McKenzie Ridge North P300
McKenzie Ridge South
Peak 8,140ft
Peak 8,140ft
Peak 8,433ft P750
Peak 8,180ft P300
Lava Butte

Tue, Sep 25, 2018
Etymology
Story Photos / Slideshow Maps: 1 2 3 GPXs: 1 2 Profile

My daughter was off to college and my wife was deep in women's volleyball season, leaving me at the start of the Fall tons-o-free-time season. I had a backpack trip to SEKI NP planned for the weekend, but wanted to do some dayhikes beforehand. Today's collection are found in the adjacent Sequoia National Forest. Most were pretty short, less than a quarter mile, but due to a road closure (reason not obvious), I did get in a 5mi+ hike to tag two of them. Leaving San Jose around 6a, it would take me something over four hours of driving to get to the first hike.

McKenzie Ridge

This 4mi-long ridge is found north of SR180, before reaching the SEKI entrance booth. The access road is partially paved, but becomes decent dirt road about a mile before reaching the ridgeline at a saddle between the two summits. Fire burned over the northern half of the ridge a few years ago, leaving lots of standing snags which mar views from the grassy summit. The southern summit didn't burn, is a bit brushy, and also has poor views. Several hunters were out driving slowly along the roads, decked out in camo gear and looking for easy marks. Gotta love deer season.

Peak 8,140ft #1

The rest of the peaks are located in that part of the national forest on the other side of the SEKI entrance, one of the few forest areas you have to pay national park fees to visit. This summit was the furthest east, 10mi out along Big Meadow Rd, used to access the Marvin Pass TH and Lookout Peak. The pavement ends at Horse Corral Meadow, but a good dirt road continues towards Lookout Peak. A rougher spur road gets one to within 1/4mi of the summit to the northeast. Careful route-finding keeps brush (manzanita & buckthorn) to a minimum, same for the rest of these peaks. A granite outcrop of large rocks marks the highpoint with nice views of the Monarch Divide.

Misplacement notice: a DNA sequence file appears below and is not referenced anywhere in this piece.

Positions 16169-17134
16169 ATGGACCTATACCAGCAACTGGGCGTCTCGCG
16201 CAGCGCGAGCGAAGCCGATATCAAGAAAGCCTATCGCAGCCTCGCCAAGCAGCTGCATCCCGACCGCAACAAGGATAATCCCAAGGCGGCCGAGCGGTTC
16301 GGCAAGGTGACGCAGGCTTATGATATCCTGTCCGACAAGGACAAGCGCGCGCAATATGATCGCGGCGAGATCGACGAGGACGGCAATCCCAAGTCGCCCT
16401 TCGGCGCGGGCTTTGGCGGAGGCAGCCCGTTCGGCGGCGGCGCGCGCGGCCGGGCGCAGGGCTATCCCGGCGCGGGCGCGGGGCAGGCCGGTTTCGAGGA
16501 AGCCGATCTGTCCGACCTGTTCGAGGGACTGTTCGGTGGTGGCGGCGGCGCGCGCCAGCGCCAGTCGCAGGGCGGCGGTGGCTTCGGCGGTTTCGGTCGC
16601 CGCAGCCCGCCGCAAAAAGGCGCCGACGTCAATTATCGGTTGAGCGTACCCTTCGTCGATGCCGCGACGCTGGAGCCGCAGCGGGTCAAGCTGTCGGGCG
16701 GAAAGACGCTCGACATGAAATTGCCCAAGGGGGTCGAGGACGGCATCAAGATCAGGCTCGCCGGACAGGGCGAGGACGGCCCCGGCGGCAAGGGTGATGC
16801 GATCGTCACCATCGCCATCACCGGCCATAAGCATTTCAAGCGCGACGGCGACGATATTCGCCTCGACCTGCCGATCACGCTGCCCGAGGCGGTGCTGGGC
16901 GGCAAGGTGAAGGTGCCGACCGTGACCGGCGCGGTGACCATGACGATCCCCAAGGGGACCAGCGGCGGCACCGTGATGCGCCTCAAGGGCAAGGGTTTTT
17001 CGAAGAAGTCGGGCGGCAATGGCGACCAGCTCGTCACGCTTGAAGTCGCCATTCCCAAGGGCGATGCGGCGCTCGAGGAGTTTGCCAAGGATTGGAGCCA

Peak 8,140ft #2

This one is about 5mi west of #1. Good dirt roads get you within a mile of the summit on the east side. The Buck Rock Jeep Trail (rated most difficult with lots of warnings) goes over the summit west to east. I used this to drive to within about 20ft of the summit, another granite outcrop atop a modest granite dome. The driving was more fun than the exceedingly short scramble.

Peak 8,433ft / Peak 8,180ft

This closely-spaced pair of summits are found a few miles northeast of the Buck Rock lookout. A good dirt road goes over the saddle between the two, but was not currently driveable. It was gated at the pavement, about 2mi short of the saddle, a sign simply saying, Closed to the Public. Not closed to the ranchers who manage the many cattle that graze in the area, however. I parked at the gate and walked the road, past several lovely green meadows that were surprisingly devoid of cattle (though they had magically appeared on my way back). Like the previous two peaks, and most of those in this area, the summits had granite rock outcrops, short scrambles with moderate views. None of the peaks are particularly high, leaving views to the south blocked by Shell Mtn (kinda boring), and to the west by Park Ridge. Kings Canyon lies not far to the north and northeast, but views are mostly blocked by trees with occasionally good views of the Monarch Divide, especially Wren Peak and Eagle Peaks. Peak 8,180ft also featured a view up the Middle Fork of the Kings River where the Obelisk, Tehipite Dome and Kettle Peak can be seen with higher peaks in the far background.

Lava Butte

This minor summit is found about 4mi south of Hume Lake. Driving is trivial along Hume Lake Rd to a primitive campground on the south side of Lava Butte. The hike is similarly trivial, less than 1/5mi. I found a convenient use trail leading through some thick manzanita to the impressive summit block some 40ft high. I went up a class 3 route on the southeast side, reaching the perchy summit, half occupied by a sad, old oak tree covered in parasitic mistletoe. There is an easier class 1-2 route off the north side I found on the way down. Nice view of Buck Rock from the summit, but not much else.

After showering back at the Jeep, I drove down to Hume Lake in search of dinner. I found a cafe at the Christian Camp that served up a rather large burger for almost $10. Non-burger options are limited to chicken sandwiches, corndogs and such. The outside seating had a fine view of Hume Lake as sunset neared. There was a group of 6 guys playing volleyball nearby, but otherwise the camp was pretty quiet. I found a secluded spot to camp off Hume Lake Rd on my way back up to SR180. Good times...

Continued...


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